To improve treatment of metastatic prostate cancer, the biology of metastases needs to be understood. We recently described three subtypes of prostate cancer bone metastases (MetA-C), based on differential gene expression. The aim of this study was to verify the clinical relevance of these subtypes and to explore their biology and relations to genetic drivers. Freshly-frozen metastasis samples were obtained as hormone-naive (n = 17), short-term castrated (n = 21), or castration-resistant (n = 65) from a total of 67 patients. Previously published sequencing data from 573 metastasis samples were also analyzed. Through transcriptome profiling and sample classification based on a set of predefined MetA-C-differentiating genes, we found that most metastases were heterogeneous for the MetA-C subtypes. Overall, MetA was the most common subtype, while MetB was significantly enriched in castration-resistant samples and in liver metastases, and consistently associated with poor prognosis. By gene set enrichment analysis, the phenotype of MetA was described by high androgen response, protein secretion and adipogenesis, MetB by high cell cycle activity and DNA repair, and MetC by epithelial-to-mesenchymal transition and inflammation. The MetB subtype demonstrated single nucleotide variants of RB transcriptional corepressor 1 (RB1) and loss of 21 genes at chromosome 13, including RB1, but provided independent prognostic value to those genetic aberrations. In conclusion, a distinct set of gene transcripts can be used to classify prostate cancer metastases into the subtypes MetA-C. The MetA-C subtypes show diverse biology, organ tropism, and prognosis. The MetA-C classification may be used independently, or in combination with genetic markers, primarily to identify MetB patients in need of complementary therapy to conventional androgen receptor-targeting treatments.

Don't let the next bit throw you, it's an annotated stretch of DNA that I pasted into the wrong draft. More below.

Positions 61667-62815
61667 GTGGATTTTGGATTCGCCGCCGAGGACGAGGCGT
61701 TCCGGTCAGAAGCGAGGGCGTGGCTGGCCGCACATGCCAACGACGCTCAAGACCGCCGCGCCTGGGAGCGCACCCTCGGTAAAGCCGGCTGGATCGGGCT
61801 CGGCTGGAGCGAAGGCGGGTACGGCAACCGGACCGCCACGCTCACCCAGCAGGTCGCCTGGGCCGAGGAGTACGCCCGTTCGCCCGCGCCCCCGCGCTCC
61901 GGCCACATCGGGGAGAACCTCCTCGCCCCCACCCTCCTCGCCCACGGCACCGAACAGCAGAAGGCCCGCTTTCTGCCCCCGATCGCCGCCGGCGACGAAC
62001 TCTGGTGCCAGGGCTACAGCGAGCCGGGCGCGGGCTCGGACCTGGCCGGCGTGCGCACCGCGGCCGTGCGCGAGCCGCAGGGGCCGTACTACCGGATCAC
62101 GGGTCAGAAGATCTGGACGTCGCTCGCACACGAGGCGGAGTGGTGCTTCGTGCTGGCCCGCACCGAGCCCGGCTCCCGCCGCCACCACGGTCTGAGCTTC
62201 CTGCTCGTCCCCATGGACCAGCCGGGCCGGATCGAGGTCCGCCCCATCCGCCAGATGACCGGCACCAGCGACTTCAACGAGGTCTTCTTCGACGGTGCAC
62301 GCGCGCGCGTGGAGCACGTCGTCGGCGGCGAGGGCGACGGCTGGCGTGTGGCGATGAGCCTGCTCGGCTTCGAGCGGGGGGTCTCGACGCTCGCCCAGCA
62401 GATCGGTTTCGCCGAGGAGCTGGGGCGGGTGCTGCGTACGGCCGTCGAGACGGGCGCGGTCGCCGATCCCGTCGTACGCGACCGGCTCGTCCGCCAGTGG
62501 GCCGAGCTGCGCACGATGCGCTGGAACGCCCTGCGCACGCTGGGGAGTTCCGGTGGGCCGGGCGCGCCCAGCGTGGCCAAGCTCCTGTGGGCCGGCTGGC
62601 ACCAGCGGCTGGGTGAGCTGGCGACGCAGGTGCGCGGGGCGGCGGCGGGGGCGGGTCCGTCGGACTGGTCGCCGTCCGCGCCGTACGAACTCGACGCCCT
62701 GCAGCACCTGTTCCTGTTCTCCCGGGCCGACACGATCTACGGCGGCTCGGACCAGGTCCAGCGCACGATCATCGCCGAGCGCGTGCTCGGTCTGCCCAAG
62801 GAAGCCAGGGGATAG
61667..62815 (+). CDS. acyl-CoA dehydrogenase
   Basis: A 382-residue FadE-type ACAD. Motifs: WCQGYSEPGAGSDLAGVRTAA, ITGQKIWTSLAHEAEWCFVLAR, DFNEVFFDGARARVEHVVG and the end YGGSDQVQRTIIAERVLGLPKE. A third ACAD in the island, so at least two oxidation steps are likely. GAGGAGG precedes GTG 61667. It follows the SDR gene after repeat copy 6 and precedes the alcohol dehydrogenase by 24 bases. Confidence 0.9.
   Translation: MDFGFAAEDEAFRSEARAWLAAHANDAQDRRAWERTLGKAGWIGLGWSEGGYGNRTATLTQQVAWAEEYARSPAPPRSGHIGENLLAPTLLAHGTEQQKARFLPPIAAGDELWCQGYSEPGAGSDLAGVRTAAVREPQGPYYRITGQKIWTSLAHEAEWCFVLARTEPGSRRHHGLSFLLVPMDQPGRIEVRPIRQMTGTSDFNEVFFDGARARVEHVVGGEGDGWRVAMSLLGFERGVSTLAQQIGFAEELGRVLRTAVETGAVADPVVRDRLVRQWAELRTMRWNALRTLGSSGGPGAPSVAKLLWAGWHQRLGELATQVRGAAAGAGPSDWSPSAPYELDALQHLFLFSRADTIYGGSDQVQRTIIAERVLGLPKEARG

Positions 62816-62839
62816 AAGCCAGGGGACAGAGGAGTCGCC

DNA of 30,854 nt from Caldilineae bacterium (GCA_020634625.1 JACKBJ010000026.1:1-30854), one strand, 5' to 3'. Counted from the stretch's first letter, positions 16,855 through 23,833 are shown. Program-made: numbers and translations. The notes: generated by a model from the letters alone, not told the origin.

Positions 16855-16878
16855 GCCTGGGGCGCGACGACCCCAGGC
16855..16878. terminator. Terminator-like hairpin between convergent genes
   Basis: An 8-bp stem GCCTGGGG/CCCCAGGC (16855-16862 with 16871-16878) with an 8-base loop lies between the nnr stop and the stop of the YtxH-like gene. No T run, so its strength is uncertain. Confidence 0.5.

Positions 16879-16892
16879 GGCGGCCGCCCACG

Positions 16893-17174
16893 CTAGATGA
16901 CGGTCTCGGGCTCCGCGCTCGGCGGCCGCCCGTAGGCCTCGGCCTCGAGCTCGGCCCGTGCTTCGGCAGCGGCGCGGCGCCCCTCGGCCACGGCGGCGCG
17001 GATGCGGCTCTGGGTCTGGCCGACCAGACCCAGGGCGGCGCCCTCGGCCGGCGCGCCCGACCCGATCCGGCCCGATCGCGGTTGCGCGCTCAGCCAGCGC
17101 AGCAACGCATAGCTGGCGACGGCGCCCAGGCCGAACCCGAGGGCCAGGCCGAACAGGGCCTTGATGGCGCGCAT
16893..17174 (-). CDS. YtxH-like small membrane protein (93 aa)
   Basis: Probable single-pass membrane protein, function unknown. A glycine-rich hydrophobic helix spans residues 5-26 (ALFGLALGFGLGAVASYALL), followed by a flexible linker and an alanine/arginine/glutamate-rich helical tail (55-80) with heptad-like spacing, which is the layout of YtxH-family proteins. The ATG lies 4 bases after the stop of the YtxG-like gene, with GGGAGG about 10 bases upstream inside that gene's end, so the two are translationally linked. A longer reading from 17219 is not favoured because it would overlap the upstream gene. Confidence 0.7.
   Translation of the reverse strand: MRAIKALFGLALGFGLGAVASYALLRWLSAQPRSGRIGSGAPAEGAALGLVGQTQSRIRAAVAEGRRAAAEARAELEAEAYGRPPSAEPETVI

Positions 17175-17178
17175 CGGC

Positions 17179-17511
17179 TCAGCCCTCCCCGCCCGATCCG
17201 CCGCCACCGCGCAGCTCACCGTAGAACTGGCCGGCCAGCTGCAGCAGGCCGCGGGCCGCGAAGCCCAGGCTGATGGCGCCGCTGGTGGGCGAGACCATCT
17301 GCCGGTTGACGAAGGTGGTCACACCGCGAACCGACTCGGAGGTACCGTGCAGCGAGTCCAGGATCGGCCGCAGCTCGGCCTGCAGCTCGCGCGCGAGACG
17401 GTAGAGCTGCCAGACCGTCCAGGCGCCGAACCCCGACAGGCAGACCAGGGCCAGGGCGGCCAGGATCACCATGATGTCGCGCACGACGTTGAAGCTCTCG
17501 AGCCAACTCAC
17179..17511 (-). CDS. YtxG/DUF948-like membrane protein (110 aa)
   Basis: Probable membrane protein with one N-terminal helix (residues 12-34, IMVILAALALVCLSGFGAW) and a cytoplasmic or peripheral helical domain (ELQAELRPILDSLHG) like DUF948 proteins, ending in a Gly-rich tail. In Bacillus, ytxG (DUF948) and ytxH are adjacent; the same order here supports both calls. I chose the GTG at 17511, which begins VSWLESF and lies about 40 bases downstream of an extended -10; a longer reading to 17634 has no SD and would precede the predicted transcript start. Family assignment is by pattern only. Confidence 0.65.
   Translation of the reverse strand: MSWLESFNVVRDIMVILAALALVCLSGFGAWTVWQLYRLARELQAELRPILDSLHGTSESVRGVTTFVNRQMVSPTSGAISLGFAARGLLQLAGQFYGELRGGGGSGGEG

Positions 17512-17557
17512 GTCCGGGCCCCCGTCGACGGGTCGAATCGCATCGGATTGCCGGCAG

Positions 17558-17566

Keywords: MetA-C; metastasis; prognosis; prostate cancer; subtypes; transcriptomic.
© 2021 The Authors. Molecular Oncology published by John Wiley & Sons Ltd on behalf of Federation of European Biochemical Societies.